There's a new, revolutionary Hepatitis C pill on the market; it has a short treatment time and fewer side effects than its predecessors. Sovaldi earned the distinction of being called a "breakthrough therapy" by the FDA, which says the drug will lead a "significant shift" in Hepatitis C treatment. The only problem is it's $1,000 a pill and the government's not looking forward to paying for it. As Roll Call reports, Sovaldi treatments will cost Medicare, Medicaid and prison systems $84,000 a person, whereas current treatments cost about $6,600. There isn't a superior cheaper alternative, and more importantly, the government isn't allowed to negotiate the price down, something Republicans have ensured for several years.
This is about the time when people start worrying about penny pinching government death panels. But the real problem is a system that allows pharmaceutical companies to charge whatever they want and prevents bargaining. As Jonathan Chait argued last month, a conservative fear of government "price controls" on medications has led to expensive drugs that, eventually, tax payers will end up paying for.
In December The Washington Post found that Genentech produces two similar eye disease medicines — Lucentis at $2,000 a pop and Avastin at $50. From the Post:
The Medicare agency is blocked from seeking better drug prices by negotiating directly with the drug companies, as health agencies in other countries do. Authorities in Britain, for example, have negotiated a price of about $1,100 per dose of Lucentis, and in the Netherlands a dose sells for about $1,300.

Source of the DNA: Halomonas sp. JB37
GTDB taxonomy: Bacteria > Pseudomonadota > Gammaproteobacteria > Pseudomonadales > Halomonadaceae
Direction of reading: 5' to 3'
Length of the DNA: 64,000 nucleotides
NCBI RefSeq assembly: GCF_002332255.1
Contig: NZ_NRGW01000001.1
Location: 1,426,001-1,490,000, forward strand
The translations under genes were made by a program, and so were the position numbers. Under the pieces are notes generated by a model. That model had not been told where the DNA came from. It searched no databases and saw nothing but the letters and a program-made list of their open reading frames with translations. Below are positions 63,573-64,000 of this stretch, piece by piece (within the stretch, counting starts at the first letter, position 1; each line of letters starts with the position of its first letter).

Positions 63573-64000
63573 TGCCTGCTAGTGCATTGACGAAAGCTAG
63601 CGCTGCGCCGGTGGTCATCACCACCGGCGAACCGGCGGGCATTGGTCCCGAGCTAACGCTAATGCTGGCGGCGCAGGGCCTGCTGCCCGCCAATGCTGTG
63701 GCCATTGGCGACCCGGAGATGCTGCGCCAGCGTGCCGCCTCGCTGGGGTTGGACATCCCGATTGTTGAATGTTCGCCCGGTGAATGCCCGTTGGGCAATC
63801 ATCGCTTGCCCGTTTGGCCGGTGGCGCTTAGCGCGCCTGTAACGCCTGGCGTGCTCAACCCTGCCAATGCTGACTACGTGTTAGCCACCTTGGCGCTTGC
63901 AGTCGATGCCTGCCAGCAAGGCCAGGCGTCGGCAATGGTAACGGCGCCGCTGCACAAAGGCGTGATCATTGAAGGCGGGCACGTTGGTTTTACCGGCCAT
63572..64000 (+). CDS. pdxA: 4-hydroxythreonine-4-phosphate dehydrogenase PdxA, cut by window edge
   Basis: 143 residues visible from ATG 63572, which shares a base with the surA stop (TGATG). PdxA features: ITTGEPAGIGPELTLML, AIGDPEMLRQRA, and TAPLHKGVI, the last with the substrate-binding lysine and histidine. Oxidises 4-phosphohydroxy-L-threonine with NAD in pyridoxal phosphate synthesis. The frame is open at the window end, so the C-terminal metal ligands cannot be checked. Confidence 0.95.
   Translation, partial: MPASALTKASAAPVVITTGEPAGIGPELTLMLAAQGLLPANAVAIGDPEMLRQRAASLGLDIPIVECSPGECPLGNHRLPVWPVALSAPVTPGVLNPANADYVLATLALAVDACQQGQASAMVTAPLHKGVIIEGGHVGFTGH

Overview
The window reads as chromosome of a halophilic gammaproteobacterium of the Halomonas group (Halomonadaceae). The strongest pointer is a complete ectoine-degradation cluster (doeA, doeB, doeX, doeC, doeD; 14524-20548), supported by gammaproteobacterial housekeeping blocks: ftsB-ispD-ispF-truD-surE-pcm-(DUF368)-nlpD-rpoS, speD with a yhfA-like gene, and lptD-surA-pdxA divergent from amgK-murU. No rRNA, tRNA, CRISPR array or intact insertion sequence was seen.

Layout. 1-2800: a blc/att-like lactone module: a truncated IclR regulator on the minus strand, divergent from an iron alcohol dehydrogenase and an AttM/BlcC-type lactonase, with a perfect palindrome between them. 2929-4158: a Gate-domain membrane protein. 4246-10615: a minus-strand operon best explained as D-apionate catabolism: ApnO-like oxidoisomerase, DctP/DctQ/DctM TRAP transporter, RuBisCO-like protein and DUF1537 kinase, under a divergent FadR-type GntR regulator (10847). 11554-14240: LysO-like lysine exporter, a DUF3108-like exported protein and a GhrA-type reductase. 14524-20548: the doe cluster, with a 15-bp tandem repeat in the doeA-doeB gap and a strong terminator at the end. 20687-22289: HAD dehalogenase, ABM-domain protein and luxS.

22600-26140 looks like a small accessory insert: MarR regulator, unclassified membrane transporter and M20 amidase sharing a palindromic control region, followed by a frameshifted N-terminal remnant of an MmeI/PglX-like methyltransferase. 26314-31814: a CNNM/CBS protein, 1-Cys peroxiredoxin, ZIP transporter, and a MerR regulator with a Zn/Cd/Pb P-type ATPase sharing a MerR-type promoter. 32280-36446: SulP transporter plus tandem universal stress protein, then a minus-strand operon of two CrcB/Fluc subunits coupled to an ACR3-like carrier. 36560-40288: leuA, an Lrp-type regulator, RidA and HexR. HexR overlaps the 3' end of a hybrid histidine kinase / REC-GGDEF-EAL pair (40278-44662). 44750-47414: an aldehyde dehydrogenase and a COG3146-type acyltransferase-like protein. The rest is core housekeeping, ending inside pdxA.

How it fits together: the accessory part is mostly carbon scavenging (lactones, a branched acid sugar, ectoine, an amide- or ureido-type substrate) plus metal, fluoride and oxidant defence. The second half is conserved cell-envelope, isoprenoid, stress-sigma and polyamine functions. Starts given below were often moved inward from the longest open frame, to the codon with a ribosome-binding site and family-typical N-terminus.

Lucentis retails in the U.S. at full price, to the benefit of Genentech and doctors, who are reimbursed for the price of drugs used plus 6 percent. It costs Medicare an extra $1 billion a year. In the case of Sovaldi, which is clearly the superior drug, the cost is the main issue.
Last year the Federal Bureau of Prisons told Congress that new and expensive treatments like Sovaldi would increase the cost of Hepatitis C treatment. "As treatment indications broaden in the future and multi-drug regimens become the standard of care, the drug costs for managing HCV will grow significantly,” officials wrote in a 2014 budget proposal. The prison system has a much higher concentration of Hepatitis C infections than the population outside — 12 to 35 percent versus 1 to 1.5 percent.
At the same time, a new federal recommendation that Baby Boomers, who are most likely to have Hepatitis C, get tested will reveal previously undiscovered infections of the disease. Patients on Medicaid are twice as likely to be infected as those with private insurance.
Not everyone will pay the full price. Johnson & Johnson has promised assistance for patients who won't be able afford the drug, and private companies and some Medicaid plans may be able to negotiate the price down to $70,000 per treatment. Medicare, on the other hand, is out of luck. And as for the prison systems, there's a possibility that the rules of federal 340B drug discounting program — which requires drug companies to give steep discounts to providers treating low income patients — will be changed to accommodate prisons. But even then, pharmaceutical companies are trying to curb the program due to hospital abuse.
This article is from the archive of our partner The Wire.
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